At the fund group’s AGM in Edinburgh on Tuesday 42% of its shareholders voted against its directors’ remuneration report.
The backlash surrounds the pay package for inbound CFO Stephanie Bruce who joins from PwC on 1 June to replace Aberdeen Asset Management stalwart Bill Rattray.
Under the terms of the deal Bruce will earn an annual salary of £525,000, which is 17% higher than the £450,000 netted by her predecessor Rattray who had been with Aberdeen Asset Management, which merged with Standard Life Investments, for nearly three decades.
Bruce will also be entitled to a bonus of up to 350% of her basic wage and a one-time bonus of £750,000 worth of shares.
Despite dissatisfaction over her pay, investors overwhelmingly approved Bruce’s appointment to CFO with only 1.3% voting against it.
Responding to the controversy over Bruce’s pay SLA said it “recognises the significant percentage of votes cast against this resolution” but defended the decision which it said followed “extensive discussion” with the remuneration committee and its advisers.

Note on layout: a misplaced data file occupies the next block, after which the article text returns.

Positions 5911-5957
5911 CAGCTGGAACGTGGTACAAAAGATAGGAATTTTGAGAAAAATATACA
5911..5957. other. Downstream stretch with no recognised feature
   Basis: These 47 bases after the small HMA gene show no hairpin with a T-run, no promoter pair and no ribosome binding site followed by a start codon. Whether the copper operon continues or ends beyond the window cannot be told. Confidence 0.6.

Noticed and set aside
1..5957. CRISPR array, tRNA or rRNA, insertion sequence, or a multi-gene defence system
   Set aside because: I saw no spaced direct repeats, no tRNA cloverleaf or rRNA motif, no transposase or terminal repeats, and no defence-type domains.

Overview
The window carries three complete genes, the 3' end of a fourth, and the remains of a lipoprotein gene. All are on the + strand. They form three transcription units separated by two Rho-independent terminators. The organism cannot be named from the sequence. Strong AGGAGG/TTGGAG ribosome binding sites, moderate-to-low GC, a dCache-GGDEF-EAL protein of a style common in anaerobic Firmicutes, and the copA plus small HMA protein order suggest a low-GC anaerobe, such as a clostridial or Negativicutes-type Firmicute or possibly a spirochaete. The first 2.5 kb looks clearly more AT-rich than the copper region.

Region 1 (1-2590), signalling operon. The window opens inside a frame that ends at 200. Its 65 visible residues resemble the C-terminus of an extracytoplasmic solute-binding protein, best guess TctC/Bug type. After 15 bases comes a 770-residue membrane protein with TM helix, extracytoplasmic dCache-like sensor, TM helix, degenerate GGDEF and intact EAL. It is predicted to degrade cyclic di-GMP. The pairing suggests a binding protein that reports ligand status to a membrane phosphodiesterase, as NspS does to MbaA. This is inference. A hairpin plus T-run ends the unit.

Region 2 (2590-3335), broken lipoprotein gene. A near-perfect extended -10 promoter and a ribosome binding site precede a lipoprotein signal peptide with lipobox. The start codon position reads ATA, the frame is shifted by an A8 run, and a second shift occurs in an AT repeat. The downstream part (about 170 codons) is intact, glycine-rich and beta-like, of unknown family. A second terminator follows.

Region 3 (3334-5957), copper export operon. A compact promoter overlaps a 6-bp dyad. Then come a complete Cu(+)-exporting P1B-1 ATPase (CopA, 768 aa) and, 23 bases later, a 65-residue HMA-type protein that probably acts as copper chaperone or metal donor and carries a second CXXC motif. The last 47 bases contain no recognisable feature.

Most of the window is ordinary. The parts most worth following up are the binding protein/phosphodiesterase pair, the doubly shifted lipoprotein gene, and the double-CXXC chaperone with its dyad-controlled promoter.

“Stephanie Bruce is an outstanding addition to our executive team at Standard Life Aberdeen, as our shareholders have acknowledged in their overwhelming endorsement of her appointment as CFO.
“The reason we made this award, was to allow us to attract a talented senior executive from outside of the investment management industry who was previously remunerated on a comparatively consistent annual reward package, without the significant deferral arrangements we apply.”
The FTSE 100 asset manager added it would “continue to engage with shareholders on the concerns raised on this resolution”.
Concerns about executive pay at the firm have grown more acute as SLA funds have continued haemorrhaging cash. Last year the firm saw a massive £40.9bn worth of outflows, up from £32.9bn the year prior, raising more questions as to the rationale for the merger in the first place.
Meanwhile the firm’s share price has continued to remain depressed, losing halve of its value last year.
Earlier this year SLA decided to drop its co-CEO structure, marking the end of an era for Aberdeen boss Martin Gilbert who agreed to step back from the helm and let Standard Life’s Keith Skeoch run the business solo.